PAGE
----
He’s not an offensive guy. Period. He has three points. He’s also not overly physical for a big guy.

Know your role, know your limits; here’s your poster boy. He’s bought in to that with the regime change.

Here’s a quirky bit. Poolman left the December 14th game at home against the Columbus Blue Jackets after one period due to a positive Covid test. His next game was December 29th at the Anaheim Ducks. He played every game after that until January 27th at the Winnipeg Jets when he again left the game after one period feeling ill.

I reckon we’ll see him coming out of the All-Star break but that hasn’t been confirmed.

Luke Schenn – Grade at the quarter-pole, B – Grade now, A-minus. Why? He knows his limits and does his best to stay to within them. He’s calm, big and collected. Lately he’s been a hit machine, tying his own team record with 12 hits in the game against the Chicago Blackhawks on Monday night and then doling out seven more the next night in Nashville.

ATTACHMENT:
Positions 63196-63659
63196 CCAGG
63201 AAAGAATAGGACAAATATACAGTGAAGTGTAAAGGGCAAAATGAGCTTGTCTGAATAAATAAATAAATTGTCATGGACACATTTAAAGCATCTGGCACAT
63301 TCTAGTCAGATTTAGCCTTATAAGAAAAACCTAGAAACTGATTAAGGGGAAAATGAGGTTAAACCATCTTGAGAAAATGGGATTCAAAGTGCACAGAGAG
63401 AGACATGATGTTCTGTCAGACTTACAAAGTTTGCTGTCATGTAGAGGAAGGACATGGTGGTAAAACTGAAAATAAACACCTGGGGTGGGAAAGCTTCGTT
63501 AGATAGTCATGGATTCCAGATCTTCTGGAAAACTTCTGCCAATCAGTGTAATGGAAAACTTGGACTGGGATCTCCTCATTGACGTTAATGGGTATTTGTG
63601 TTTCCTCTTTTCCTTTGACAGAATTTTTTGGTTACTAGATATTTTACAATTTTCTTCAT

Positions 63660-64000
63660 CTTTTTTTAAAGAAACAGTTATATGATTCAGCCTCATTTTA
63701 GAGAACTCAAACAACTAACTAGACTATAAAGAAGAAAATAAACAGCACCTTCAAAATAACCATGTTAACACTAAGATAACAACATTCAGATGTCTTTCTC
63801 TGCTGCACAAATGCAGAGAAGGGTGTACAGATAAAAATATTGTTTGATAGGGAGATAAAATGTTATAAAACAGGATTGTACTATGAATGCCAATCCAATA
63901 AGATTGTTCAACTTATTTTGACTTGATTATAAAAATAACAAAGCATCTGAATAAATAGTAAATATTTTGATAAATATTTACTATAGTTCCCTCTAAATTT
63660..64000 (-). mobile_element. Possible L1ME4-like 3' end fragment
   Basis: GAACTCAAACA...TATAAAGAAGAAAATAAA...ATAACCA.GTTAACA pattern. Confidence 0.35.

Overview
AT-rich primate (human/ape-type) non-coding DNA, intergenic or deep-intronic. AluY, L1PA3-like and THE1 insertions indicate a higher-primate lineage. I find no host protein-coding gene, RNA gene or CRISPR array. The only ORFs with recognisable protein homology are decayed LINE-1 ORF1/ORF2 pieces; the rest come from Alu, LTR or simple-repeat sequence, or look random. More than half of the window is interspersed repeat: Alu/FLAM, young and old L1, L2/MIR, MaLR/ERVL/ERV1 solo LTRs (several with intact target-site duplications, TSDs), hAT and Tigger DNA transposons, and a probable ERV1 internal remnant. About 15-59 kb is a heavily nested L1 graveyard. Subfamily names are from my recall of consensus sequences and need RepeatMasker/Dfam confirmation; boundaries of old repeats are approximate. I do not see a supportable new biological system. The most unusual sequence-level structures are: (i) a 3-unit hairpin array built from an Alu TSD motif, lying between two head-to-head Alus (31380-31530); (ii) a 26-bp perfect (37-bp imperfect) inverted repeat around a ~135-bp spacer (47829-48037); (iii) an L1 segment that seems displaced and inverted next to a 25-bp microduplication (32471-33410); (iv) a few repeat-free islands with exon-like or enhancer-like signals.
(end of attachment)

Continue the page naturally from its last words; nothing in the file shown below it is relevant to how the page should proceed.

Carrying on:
I guess I can repeat exactly what I said two months ago: Probably the Vancouver Canucks defenceman most comfortable in his own skin. There’s a certain confidence, a positive mental intangible that comes from back-to-back Stanley Cup championships. Big, not afraid, a bit old school, and recently looking solid playing with Quinn Hughes to his left. He knows his role, he knows his limitations, he knows he’s 32-years-old. For some, knowing your role and accepting it can be half the battle. He’s way past that.

He’s handled bigger minutes during all of the Covid mess with better decision-making and puck movement skills than I expected.